“DITA OT is important/used by WebWorks ePublisher, so that’s why I checked it. I do not use it directly.”

This suggests that to some writers the DITA-OT may be “hidden” from view; this writer checked it, but it seems likely that others did not. If so, the DITA-OT may rank higher than these lists would suggest.

The other two quotes have some interesting things to say about DITA and CMSes:

“We used DITA Open Toolkit to publish WebHelp and PDFs from Flare DITA XML. However, we are testing publishing the FM files with RoboHelp and Flare. DITA OT is not easy to use for the typical tech writer (have to use scripts to customize, etc.). We can’t maintain the published output without a developer. So hopefully RoboHelp or Flare will work (so far they do). We are looking into purchasing SDL Trisoft CMS to manage the files, which will help save money on translations.”

“You should definitely add DITA CMS by Ixiasoft to your list. That’s our CMS and we couldn’t live without it.”

These comments confirm my suspicions that the CMS market is in flux, with at least two DITA-based CMS systems omitted as options from each list. (The comment about the DITA-OT being hard to use is something I plan to address in a future article).

It’s hard to deny that there is a definite trend that is seeing DITA—slowly—coming into its own. I think it still has a long way to go before it is considered mainstream (I’ll be surprised if it cracks the Top 10 in the Most-Used listing for the next couple of years at least) but it is having a definite impact on the sets of tools that technical writers use in their work.

About

"DITAWriter" is Keith Schengili-Roberts. I work for IXIASOFT as a DITA Specialist/Information Architect. And I like to write about DITA and the technical writing community. To get ahold of me you can email me at: keith@ditawriter.com.

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3 thoughts on “The Latest Trends in DITA XML Use in Tech Writing (Part 2)

  1. It seems peculiar to list the DITA OT as an authoring tool. It’s not. Generally, writers never see it because it’s incorporated into the authoring or the CMS systems. It’s also confusing to list CMSs in the same list as authoring tools. If you wanted to include DITA authoring tools, you would have Arbortext Editor, XMetal, Oxygen, and various new editors in the “easy” list like Xopus, Quark, and so on. I think the survey is flawed if it mixes technologies so thoroughly.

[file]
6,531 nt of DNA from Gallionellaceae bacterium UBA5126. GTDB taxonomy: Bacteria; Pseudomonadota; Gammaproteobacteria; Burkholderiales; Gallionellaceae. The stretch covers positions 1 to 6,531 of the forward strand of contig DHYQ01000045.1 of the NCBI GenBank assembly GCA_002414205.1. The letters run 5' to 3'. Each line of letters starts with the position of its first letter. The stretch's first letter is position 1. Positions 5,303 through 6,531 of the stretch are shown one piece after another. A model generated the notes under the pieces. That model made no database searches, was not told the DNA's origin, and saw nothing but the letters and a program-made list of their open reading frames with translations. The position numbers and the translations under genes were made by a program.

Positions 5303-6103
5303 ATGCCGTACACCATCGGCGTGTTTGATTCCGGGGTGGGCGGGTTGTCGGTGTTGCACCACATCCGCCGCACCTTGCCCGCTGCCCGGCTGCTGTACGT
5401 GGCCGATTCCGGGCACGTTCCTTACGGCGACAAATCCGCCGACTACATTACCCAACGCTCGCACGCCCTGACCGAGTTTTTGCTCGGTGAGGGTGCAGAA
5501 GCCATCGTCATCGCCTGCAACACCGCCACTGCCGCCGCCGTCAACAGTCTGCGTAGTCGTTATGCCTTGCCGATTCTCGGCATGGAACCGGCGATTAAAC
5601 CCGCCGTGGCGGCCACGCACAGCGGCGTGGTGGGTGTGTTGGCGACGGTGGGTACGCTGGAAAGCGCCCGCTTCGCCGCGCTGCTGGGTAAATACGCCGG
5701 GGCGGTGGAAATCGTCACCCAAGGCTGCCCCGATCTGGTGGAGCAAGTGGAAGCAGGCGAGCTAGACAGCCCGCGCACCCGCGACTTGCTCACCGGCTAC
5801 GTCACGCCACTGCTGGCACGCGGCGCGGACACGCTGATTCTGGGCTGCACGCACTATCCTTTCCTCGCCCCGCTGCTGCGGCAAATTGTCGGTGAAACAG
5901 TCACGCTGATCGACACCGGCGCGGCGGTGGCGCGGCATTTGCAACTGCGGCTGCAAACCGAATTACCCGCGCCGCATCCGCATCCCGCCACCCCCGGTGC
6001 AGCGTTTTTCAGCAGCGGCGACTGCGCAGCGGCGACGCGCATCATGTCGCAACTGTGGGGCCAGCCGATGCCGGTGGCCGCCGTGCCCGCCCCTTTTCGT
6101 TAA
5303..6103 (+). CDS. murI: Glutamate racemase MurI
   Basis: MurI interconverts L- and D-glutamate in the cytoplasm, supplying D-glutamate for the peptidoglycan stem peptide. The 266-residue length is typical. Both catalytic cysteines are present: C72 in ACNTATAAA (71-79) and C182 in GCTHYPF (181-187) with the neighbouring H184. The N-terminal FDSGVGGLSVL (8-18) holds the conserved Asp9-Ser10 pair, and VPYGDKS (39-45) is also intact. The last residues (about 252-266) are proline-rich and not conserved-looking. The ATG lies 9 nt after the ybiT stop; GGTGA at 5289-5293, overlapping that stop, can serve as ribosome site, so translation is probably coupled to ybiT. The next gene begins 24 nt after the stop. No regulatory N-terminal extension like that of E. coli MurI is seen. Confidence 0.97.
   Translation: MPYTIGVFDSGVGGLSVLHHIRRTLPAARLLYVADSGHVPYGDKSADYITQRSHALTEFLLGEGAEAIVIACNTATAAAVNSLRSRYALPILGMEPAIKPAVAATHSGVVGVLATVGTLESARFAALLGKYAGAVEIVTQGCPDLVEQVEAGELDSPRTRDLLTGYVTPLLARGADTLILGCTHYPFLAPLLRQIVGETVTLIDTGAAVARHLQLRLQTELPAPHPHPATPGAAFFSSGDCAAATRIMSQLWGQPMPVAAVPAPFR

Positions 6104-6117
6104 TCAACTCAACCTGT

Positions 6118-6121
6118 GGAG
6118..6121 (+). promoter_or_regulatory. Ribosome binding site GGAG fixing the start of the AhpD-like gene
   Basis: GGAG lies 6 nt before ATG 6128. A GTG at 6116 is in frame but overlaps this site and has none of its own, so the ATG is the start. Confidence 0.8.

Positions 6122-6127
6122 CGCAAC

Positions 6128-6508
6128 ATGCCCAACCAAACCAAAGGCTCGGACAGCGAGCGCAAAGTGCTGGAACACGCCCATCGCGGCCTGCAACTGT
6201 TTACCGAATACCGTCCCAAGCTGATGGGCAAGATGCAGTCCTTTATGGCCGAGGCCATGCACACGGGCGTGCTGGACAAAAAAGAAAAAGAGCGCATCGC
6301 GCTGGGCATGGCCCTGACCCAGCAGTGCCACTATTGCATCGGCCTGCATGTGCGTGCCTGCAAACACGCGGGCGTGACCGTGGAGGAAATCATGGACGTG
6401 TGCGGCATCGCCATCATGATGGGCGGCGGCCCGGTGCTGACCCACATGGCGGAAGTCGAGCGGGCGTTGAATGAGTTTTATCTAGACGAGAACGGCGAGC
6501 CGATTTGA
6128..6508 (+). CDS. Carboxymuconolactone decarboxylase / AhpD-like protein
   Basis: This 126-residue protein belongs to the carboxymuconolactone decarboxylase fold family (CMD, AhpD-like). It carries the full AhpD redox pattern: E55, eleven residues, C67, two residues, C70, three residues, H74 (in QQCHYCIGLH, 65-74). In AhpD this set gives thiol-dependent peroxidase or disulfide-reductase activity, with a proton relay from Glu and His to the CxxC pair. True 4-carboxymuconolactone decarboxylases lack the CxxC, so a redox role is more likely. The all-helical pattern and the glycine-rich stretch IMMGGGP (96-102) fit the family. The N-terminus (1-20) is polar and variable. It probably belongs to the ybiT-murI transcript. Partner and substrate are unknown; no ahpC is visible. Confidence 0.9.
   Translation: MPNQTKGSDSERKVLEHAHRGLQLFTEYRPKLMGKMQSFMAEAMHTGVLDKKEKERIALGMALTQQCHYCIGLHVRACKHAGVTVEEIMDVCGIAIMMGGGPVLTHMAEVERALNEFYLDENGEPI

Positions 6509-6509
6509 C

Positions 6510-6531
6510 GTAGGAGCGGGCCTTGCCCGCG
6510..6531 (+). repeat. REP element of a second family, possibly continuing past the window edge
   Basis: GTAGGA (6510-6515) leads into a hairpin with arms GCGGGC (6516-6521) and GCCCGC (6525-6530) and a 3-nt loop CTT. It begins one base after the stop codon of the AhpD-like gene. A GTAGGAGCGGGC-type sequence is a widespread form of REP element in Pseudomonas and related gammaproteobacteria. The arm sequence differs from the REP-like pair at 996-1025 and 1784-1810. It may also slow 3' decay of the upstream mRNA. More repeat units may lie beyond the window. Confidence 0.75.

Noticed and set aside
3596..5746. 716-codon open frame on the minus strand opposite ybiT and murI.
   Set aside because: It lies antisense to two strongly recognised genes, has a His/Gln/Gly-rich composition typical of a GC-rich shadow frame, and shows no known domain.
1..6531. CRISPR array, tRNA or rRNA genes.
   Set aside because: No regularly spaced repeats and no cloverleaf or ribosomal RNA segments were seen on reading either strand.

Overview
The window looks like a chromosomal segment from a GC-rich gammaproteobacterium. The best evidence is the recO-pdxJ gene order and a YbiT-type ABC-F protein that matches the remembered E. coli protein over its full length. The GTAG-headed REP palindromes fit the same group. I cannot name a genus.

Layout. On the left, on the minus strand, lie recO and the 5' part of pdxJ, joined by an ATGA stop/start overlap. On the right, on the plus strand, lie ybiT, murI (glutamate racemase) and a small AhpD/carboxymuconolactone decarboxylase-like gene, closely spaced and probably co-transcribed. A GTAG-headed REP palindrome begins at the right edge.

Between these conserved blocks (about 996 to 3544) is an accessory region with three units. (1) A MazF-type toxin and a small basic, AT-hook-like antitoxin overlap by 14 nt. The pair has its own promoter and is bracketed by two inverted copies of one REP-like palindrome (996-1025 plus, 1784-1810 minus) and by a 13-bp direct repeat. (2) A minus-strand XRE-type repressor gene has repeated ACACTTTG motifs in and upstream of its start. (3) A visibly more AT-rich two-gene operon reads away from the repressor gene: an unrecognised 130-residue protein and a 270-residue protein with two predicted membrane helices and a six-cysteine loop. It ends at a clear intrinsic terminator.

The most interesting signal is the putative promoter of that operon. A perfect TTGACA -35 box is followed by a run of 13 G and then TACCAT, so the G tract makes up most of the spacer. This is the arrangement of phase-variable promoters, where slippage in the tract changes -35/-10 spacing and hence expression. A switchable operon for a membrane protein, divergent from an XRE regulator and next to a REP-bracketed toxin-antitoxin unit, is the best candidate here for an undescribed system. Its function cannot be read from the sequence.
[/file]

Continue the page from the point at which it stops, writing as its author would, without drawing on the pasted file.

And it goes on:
2. I agree with you that the Writers UA survey leaves a lot to be desired in terms of how it is put together and how the questions are posed to the writers.

    You are right that DITA-OT is not an authoring tool, and in some CMSes it may underpin the processes for producing output but is otherwise hidden from the technical writer. There’s one comment from a writer that supports that view and it leads me to think that the DITA-OT is under-represented.

    Despite all of that, I think that the results and trends we are seeing here are likely valid for the technical writing community at large. The similarly in the overall number of responses each year means that you can legitimately plot trends based on those numbers. Given that the trend for DITA-related tools is rising, I suspect that what we are seeing is real, even if the survey itself has its flaws.

    It’ll be interesting to see if the trends continue in the 2013 survey. (And I hope they add the other XML editors into the survey as you suggest).